So a quick run down to a larger bookstore in Eindhoven where they had a better selection was in order.
It was bugging me that I wasn't able to give her a picture with my bike and as I was walking out there was that moment of indecision, should I go back and push it or just go on my merry way?.
So thats what I did. I went back in, asked permission from her boss, he went to go find her, and as she was coming out I could see the big smile on her face, so happy that I was back. Good, now I'm glad I went back in to the store, just to see her smile like that.
She wanted Frank to have "A moment of freedom", the trip he never got to take, because it's "something he would of loved to do".
I had the necklace laminated to preserve it and so I can tape it beside Nikkie's signature on the dash.
I met Nikkie the next day at Usine, we had some coffee, talked about Frank and what she went through. I wanted to get some more of her story and record it, maybe in the future she may like it to look back on.
"Usine", French for Factory, is the restaurant located on the ground floor of the former Philips lamp factory in Eindhoven in the Netherlands.
In the mens room.
After Nikkie signed the Drive Away Cancer sticker I have on the dash of the sidecar, I got to thinking about doing a "Ride Away Cancer", a motorcycle or sidecar version of what John Nikas had started back in the US over a year ago, so I contacted John and ran it by him and fortunatly for me loved the idea and 3 days later he set up a Ride Away Cancer Facebook Website.
For those who don't know about Drive Away Cancer and what it's about,
this link will explain it's beginnings.
"Ride Away Cancer" and Frank Janssen as my first passenger.
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The route I'm going to take is an approximate, ballpark, kinda sorta route that I "think" I'm going to take. The reason it's so "kinda sorta" is that I've learned the reason or reasons, for me anyway, to not plan so much or so far ahead and have an itinerary written in stone, with accommodations booked for each night and so on. I tried that once at the beginning of my journey in year 1 and all that planning doesn't really work for me too well.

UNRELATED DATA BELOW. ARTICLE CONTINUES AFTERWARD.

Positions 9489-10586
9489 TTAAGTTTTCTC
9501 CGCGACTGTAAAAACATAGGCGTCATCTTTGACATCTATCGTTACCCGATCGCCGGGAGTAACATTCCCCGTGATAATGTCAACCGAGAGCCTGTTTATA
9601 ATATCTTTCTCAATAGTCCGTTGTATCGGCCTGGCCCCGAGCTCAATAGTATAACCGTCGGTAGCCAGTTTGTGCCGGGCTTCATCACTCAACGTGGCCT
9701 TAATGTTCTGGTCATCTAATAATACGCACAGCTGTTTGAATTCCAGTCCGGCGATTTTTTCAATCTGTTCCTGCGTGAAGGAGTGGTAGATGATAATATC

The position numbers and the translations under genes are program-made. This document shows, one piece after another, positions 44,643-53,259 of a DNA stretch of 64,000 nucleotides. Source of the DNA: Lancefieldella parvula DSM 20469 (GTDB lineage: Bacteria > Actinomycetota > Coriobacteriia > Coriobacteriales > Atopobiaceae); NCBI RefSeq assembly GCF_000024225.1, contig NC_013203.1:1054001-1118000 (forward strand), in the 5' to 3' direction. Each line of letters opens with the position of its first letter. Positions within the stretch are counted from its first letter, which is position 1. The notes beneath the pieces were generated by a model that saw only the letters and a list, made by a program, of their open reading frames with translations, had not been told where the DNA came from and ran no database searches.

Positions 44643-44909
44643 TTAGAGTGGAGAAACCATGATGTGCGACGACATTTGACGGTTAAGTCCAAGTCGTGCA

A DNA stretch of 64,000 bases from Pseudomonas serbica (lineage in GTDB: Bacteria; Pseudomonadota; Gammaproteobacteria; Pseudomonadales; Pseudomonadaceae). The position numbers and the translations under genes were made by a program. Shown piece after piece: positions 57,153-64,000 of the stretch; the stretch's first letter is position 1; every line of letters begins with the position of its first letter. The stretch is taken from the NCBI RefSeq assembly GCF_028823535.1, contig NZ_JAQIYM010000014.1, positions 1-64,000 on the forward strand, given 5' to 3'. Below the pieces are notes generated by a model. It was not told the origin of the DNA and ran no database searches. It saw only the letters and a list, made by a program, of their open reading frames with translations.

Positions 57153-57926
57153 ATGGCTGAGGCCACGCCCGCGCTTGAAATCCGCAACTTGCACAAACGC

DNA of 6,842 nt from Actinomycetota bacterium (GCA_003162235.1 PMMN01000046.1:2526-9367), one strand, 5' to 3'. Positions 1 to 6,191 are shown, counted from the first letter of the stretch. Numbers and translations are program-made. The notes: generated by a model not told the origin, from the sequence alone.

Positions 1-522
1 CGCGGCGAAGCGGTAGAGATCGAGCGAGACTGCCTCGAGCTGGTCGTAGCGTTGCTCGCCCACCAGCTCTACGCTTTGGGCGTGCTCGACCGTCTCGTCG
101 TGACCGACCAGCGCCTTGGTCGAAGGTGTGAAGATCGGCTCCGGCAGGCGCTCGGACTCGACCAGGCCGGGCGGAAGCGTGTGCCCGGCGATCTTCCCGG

I really live for seeing what the day or evening holds, who I may meet, where I may end up. If I can't get a cheap hostel anywhere I can always go behind a building or a gas station and throw down my sleeping bag and Stealth Camp. No one knows your there. I've camped in some great places by going in stealth mode.
So from here on in my postings will probably be even more sporadic and totally internet/civilization dependent, so as I travel I hope you understand this and don't think I'm slacking on my updates and blog articles.
I hope to get to my friends in Vejbystrand, Sweden by the end of the week, and after 4 days or so there start my trek up to Nordkapp, Norway.
My Russian Visa starts on Nov 15 and is good for 3 months. The Black Bears MC Rally in Dec 5th in Yaroslavl Russia, so I need to be in St. Petersburg by the 15 or 16th to give myself at least a week or ten days to take in as much of the city as I can in such a short amount of time.
Riding in these winter conditions for long periods of time is all new to me, I've been in -20° in Colorado before, but never had to ride long distances in it, so honestly, I'm hoping I have most of my bases covered when it comes to warm and protective clothing and other items that I may need in order to survive winter in Russia and come back with all my fingers and toes.
Another factor I'm not too familiar with is how far I can actually ride each day in conditions like that, I guess that'll depend on how bad or severe the weather is. 500km a day in normal summer riding conditions can be cut down to 200kms or even 100kms a day in bad winter conditions.
I have really no idea what to expect in terms of travel conditions and just how cold riding in -40° is, but I'll never know unless I go and give it a shot. I may or may not make it all the way, but I'm trying not to think to much about all the negative possibilities that may or may not happen.